Pay attention, and be heard

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Opportunities to be informed are there, but matter little if people won't engage.

FOR THE PAST quarter century advocates have been trying to shut down Fourth Street in the vicinity of Beloit Memorial High School. Members of the public pushed back every time. Back in the '90s the issue was even put to referendum, and voters told government to keep the street open.

Persistence pays off, though, and Fourth Street closure supporters will get their way. What is being billed as a temporary one-year closure as a test has been ordered by the city. Supposedly, the matter will be reviewed after that time, but take this to the bank - Fourth Street will not reopen.

Is that a good thing? We believe that's something in which citizens should have a voice.

But with all due respect to those citizens, first, they have to pay attention.

THIS IS A CLASSIC example of the extent to which the governed tune out the government until something happens that jolts them awake.

The timeline leading up to the Fourth Street closure plan is instructive.

Well over a year ago district officials, in cooperation with Beloit 2020 and City Hall, began discussing a sweeping plan to remake the high school campus and surrounding area. The plan involves a number of phases, including a new administrative center approved and scheduled to begin construction within weeks. The overall plan, realistically, could not work with a steady stream of traffic flowing right through the middle of proposed improvements.

All that was discussed in full public view, with the school board approving the early steps to get the project rolling.

The Fourth Street closure came up multiple times, in both the school venue and for city review. The city and school district even held a public meeting on the topic - and no one, that's right, no one, from the citizenry bothered to show up and speak up, for or against.

So the city proceeded through the Traffic Review Committee and council process - open to the public - and moved forward.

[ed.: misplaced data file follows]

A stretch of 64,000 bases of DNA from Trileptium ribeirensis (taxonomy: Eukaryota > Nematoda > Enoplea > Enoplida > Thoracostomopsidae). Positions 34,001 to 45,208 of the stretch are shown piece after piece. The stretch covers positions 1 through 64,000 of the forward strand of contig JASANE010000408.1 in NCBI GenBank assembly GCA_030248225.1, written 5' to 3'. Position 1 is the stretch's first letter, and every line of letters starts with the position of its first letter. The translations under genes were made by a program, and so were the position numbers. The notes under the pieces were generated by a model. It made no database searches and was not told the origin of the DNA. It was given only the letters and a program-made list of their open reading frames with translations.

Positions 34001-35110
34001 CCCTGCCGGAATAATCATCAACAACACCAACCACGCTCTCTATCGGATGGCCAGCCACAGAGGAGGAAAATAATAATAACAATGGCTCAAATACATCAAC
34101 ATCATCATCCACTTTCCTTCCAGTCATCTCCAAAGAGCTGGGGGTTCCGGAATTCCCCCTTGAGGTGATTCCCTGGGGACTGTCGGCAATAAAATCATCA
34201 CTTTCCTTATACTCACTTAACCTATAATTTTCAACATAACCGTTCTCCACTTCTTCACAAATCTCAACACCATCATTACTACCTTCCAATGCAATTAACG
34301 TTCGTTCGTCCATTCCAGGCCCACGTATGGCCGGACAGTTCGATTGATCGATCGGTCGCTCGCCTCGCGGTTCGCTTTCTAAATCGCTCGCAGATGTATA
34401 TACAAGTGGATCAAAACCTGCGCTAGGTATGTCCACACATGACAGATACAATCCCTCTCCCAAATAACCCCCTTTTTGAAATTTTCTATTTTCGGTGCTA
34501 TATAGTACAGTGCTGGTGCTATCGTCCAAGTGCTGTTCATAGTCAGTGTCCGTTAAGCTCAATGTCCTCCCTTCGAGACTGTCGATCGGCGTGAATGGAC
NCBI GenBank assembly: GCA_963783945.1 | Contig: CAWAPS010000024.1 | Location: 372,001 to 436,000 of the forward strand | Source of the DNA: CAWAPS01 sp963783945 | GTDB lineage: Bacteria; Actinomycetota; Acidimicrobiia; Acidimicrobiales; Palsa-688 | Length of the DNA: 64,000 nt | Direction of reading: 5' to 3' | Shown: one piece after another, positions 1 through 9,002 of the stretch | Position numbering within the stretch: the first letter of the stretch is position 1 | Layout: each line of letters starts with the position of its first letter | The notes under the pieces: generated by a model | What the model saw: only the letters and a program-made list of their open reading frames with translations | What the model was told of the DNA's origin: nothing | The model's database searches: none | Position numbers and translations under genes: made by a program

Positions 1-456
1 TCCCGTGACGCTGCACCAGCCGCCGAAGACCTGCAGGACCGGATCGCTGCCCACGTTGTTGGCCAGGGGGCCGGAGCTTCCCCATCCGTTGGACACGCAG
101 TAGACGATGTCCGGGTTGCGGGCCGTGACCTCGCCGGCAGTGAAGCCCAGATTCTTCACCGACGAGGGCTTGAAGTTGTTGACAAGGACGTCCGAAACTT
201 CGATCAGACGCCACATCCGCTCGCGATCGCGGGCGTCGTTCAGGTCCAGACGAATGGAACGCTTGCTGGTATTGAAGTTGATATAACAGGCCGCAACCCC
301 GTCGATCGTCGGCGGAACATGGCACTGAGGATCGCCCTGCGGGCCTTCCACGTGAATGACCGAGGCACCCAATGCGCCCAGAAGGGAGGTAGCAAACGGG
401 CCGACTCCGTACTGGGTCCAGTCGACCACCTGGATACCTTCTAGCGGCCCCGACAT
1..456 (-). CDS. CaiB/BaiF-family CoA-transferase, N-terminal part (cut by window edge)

NONE OF WHICH, of course, stopped critics from coming out once decisions were made and actions were in play.

Moral of the story: Too many people prefer to complain after-the-fact rather than participate in governing themselves.

We've said it before and it bears repeating. The Founders brought forth an experiment that counts on people becoming informed and mustering the energy to engage with the process of self-government, through open representative institutions.

In this instance those representative bodies provided multiple opportunities for people to engage. The Beloit Daily News, performing the duty the Founders envisioned through the First Amendment, covered and published multiple articles on the plan and the process. This whole thing should not have been a surprise.

Yet it was, for many, and appears to be in accord with the unfortunate prevailing climate of the times. People are not doing the work and investing the time to be well informed. They are not engaging with their representative institutions. They are not following the news. None of that stops people from angrily spouting off - often, from a place of profound ignorance - with social media platforms providing a loud bullhorn to amplify opinion over truth.

That adds nothing to the Founders' plan for liberty, and indeed poses a threat to good governance. The Founders had expectations of the people. We're letting them down.

A FINAL WORD: So, what about closing Fourth Street? Here's what we think. Sell the closure on the basis of its crucial role in overall improvements planned around the campus. That plan - a cooperative effort by the district, the city and Beloit 2020 - is a good one. Of course, the critical element is whether Beloit can find the money to get it done. If so, the community will be better for it, and closing Fourth Street makes sense. The idea that it's all about safety is less compelling, in our view. Traffic is only a serious issue a couple times a day - when kids come and go. That does not require 24-hour closure of a major artery. And safety concerns largely could be mediated by traffic enforcement and preventing kids from willy-nilly jaywalking. Nevertheless, we support the overall campus improvement plan. Base the Fourth Street pitch on the positives of that design, both to justify the closure and to build support for future improvements.

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